Last time we stated and proved a simple version of Fisher’s fundamental theorem of natural selection, which says that under some conditions, the rate of increase of the mean fitness equals the variance of the fitness. But the conditions we gave were very restrictive: namely, that the fitness of each species of replicator is constant, not depending on how many of these replicators there are, or any other replicators.
To broaden the scope of Fisher’s fundamental theorem we need to do one of two things:
1) change the left side of the equation: talk about some other quantity other than rate of change of mean fitness.
2) change the right side of the question: talk about some other quantity than the variance in fitness.
Or we could do both! People have spent a lot of time generalizing Fisher’s fundamental theorem. I don’t think there are, or should be, any hard rules on what counts as a generalization.
But today we’ll take alternative 1). We’ll show the square of something called the ‘Fisher speed’ always equals the variance in fitness. One nice thing about this result is that we can drop the restrictive condition I mentioned. Another nice thing is that the Fisher speed is a concept from information theory! It’s defined using the Fisher metric on the space of probability distributions.
And yes—that metric is named after the same guy who proved Fisher’s fundamental theorem! So, arguably, Fisher should have proved this generalization of Fisher’s fundamental theorem. But in fact it seems that I was the first to prove it, around February 1st, 2017. Some similar results were already known, and I will discuss those someday. But they’re a bit different.
A good way to think about the Fisher speed is that it’s ‘the rate at which information is being updated’. A population of replicators of different species gives a probability distribution. Like any probability distribution, this has information in it. As the populations of our replicators change, the Fisher speed says the rate at which this information is being updated. So, in simple terms, we’ll show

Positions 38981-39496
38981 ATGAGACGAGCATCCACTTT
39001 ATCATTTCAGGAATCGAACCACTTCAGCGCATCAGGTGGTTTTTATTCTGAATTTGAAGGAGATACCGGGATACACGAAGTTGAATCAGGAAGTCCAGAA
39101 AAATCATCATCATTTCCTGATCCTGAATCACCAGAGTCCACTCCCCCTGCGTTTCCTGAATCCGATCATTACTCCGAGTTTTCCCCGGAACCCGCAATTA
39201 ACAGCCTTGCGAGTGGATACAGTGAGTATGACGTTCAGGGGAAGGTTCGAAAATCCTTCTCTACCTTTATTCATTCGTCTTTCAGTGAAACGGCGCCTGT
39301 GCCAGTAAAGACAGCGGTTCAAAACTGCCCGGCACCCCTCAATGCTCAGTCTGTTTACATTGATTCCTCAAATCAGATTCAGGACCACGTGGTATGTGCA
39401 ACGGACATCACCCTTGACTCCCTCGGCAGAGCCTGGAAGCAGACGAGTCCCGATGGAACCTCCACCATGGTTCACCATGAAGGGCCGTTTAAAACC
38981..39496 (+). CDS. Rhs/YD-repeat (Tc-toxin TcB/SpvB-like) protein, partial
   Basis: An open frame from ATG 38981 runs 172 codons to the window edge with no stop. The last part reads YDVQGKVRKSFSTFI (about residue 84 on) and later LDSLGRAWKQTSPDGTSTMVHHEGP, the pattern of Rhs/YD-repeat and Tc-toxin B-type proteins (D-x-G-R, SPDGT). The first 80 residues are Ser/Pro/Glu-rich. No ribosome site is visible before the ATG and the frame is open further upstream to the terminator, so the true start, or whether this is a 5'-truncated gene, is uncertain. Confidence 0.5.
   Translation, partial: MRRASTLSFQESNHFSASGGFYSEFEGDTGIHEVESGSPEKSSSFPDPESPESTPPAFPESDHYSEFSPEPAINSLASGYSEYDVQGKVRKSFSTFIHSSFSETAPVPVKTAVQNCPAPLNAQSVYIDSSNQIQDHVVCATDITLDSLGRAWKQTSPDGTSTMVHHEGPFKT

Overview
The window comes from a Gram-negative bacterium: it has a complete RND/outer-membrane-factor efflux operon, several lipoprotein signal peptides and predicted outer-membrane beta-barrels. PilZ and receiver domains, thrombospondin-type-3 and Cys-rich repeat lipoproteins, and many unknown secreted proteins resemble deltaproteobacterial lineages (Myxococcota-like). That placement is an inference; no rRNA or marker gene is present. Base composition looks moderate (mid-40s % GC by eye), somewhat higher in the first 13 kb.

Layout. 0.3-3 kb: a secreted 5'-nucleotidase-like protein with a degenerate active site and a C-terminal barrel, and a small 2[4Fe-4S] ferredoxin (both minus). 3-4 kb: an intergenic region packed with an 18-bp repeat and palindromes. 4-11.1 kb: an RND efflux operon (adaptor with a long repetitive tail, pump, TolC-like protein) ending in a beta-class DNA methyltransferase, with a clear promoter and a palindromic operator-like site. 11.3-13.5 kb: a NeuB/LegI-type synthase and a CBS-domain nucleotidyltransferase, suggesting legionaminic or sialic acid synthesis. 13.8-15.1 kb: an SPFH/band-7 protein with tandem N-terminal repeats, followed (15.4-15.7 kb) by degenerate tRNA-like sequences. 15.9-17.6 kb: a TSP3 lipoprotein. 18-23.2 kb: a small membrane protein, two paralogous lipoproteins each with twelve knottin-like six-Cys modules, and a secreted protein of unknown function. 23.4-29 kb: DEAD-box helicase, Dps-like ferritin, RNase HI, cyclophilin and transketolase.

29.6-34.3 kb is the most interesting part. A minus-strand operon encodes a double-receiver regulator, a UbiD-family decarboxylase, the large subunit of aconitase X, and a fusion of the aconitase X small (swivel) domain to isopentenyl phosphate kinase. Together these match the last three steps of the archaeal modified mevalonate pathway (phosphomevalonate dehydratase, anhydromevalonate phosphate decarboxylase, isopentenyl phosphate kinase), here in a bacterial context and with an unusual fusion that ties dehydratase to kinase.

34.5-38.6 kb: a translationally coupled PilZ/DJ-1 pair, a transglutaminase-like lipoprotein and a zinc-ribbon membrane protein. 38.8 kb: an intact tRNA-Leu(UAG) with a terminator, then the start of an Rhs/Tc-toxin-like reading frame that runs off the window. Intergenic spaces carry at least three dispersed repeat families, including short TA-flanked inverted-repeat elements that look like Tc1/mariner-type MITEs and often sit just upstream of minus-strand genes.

The square of the rate at which information is updated is equal to the variance in fitness.
This is quite a change from Fisher’s original idea, namely:
The rate of increase of mean fitness is equal to the variance in fitness.
But it has the advantage of always being true… as long the population dynamics are described by the general framework we introduced last time. So let me remind you of the general setup, and then prove the result!
We start out with population functions one for each species of replicator obeying the Lotka–Volterra equation
for some differentiable functions called fitness functions. The probability of a replicator being in the ith species is
Using the Lotka–Volterra equation we showed last time that these probabilities obey the replicator equation
Here is short for the whole list of populations and
is the mean fitness.
The Fisher metric
The space of probability distributions on the set is called the (n-1)-simplex
It’s called because it’s (n-1)-dimensional. When it looks like the letter
The Fisher metric is a Riemannian metric on the interior of the (n-1)-simplex. That is, given a point in the interior of and two tangent vectors at this point the Fisher metric gives a number